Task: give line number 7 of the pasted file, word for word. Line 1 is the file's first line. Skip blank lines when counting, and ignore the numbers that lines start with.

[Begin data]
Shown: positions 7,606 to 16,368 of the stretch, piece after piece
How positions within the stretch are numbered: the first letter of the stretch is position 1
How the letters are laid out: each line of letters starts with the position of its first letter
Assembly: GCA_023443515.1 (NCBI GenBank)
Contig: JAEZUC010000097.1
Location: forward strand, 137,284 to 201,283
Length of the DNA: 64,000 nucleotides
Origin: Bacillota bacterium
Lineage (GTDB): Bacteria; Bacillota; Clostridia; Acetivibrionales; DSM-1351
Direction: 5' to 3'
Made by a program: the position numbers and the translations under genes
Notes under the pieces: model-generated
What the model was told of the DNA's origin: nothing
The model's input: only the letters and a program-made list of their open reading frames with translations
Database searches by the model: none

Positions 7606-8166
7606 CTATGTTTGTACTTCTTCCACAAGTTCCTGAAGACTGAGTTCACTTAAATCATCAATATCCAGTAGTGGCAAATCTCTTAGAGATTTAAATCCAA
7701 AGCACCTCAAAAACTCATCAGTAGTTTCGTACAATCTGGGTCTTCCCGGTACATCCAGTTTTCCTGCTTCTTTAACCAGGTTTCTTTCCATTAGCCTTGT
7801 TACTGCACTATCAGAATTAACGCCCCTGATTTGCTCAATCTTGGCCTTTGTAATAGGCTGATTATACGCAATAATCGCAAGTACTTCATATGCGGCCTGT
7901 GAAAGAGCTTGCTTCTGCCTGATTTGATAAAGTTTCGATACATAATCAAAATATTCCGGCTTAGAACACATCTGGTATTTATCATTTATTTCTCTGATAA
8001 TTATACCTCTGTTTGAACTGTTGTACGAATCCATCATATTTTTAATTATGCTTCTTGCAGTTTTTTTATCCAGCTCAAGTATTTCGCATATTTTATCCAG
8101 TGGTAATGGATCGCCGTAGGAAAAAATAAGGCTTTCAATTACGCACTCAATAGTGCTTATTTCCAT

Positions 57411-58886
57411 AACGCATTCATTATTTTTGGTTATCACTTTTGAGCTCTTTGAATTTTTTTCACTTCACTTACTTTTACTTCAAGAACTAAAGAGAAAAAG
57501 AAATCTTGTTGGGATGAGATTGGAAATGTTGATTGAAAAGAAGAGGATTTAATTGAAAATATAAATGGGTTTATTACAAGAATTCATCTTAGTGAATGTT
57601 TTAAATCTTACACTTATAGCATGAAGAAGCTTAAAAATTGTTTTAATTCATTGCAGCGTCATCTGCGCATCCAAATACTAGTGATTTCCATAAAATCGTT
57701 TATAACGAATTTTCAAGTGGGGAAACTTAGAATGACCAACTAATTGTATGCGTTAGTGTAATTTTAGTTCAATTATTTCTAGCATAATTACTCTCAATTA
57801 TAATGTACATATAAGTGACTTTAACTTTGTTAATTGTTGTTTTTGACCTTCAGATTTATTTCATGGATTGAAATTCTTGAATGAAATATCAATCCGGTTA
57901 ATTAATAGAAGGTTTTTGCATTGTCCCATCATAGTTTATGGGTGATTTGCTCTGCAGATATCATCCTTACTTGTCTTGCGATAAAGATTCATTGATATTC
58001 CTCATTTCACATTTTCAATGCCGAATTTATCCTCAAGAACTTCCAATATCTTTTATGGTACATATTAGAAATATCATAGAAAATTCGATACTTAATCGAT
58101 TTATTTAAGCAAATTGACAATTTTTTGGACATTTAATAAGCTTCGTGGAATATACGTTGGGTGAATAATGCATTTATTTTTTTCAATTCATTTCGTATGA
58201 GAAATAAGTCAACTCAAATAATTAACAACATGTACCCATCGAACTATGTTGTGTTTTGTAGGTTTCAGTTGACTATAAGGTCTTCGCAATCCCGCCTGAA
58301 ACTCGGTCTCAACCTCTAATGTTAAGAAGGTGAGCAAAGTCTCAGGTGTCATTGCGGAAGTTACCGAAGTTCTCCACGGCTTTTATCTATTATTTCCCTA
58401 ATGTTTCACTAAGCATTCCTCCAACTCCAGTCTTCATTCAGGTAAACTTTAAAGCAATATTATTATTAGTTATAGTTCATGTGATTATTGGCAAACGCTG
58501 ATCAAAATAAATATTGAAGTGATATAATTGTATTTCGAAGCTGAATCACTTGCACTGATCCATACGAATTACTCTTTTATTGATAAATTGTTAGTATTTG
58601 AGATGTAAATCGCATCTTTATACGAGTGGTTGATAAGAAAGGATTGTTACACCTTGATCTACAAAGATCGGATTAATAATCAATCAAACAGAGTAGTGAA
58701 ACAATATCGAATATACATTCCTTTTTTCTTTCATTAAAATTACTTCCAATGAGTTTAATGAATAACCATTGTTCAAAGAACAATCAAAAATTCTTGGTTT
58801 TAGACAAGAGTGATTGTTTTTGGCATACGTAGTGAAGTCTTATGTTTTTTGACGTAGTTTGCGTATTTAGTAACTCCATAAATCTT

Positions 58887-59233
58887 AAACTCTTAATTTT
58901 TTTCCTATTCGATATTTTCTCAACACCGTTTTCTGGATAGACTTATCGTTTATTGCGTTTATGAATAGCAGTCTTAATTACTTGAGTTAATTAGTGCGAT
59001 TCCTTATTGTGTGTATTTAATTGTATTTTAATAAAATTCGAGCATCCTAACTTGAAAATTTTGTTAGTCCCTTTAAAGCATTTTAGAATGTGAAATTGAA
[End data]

Length of the DNA: 64,000 nucleotides